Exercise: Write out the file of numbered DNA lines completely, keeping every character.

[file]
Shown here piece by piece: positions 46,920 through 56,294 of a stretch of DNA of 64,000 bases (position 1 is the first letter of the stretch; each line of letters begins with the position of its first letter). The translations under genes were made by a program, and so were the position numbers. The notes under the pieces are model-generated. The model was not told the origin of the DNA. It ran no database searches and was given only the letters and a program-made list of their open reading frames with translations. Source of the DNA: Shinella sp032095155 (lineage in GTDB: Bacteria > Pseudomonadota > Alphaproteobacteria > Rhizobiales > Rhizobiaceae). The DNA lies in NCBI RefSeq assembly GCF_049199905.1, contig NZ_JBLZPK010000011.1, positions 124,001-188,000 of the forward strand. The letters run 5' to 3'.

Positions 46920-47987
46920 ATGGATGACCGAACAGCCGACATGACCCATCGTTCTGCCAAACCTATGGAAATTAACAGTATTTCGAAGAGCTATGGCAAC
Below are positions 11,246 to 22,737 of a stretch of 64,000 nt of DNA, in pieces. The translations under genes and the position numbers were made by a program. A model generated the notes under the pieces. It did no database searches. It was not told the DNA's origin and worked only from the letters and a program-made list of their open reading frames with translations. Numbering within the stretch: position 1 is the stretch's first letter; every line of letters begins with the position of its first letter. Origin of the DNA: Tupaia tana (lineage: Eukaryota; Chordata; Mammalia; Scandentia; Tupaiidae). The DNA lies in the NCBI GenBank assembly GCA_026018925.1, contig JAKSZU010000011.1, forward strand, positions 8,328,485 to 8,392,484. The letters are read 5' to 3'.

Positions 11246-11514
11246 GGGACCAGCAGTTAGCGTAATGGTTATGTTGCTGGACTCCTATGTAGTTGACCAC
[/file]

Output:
Shown here piece by piece: positions 46,920 through 56,294 of a stretch of DNA of 64,000 bases (position 1 is the first letter of the stretch; each line of letters begins with the position of its first letter). The translations under genes were made by a program, and so were the position numbers. The notes under the pieces are model-generated. The model was not told the origin of the DNA. It ran no database searches and was given only the letters and a program-made list of their open reading frames with translations. Source of the DNA: Shinella sp032095155 (lineage in GTDB: Bacteria > Pseudomonadota > Alphaproteobacteria > Rhizobiales > Rhizobiaceae). The DNA lies in NCBI RefSeq assembly GCF_049199905.1, contig NZ_JBLZPK010000011.1, positions 124,001-188,000 of the forward strand. The letters run 5' to 3'.

Positions 46920-47987
46920 ATGGATGACCGAACAGCCGACATGACCCATCGTTCTGCCAAACCTATGGAAATTAACAGTATTTCGAAGAGCTATGGCAAC
Below are positions 11,246 to 22,737 of a stretch of 64,000 nt of DNA, in pieces. The translations under genes and the position numbers were made by a program. A model generated the notes under the pieces. It did no database searches. It was not told the DNA's origin and worked only from the letters and a program-made list of their open reading frames with translations. Numbering within the stretch: position 1 is the stretch's first letter; every line of letters begins with the position of its first letter. Origin of the DNA: Tupaia tana (lineage: Eukaryota; Chordata; Mammalia; Scandentia; Tupaiidae). The DNA lies in the NCBI GenBank assembly GCA_026018925.1, contig JAKSZU010000011.1, forward strand, positions 8,328,485 to 8,392,484. The letters are read 5' to 3'.

Positions 11246-11514
11246 GGGACCAGCAGTTAGCGTAATGGTTATGTTGCTGGACTCCTATGTAGTTGACCAC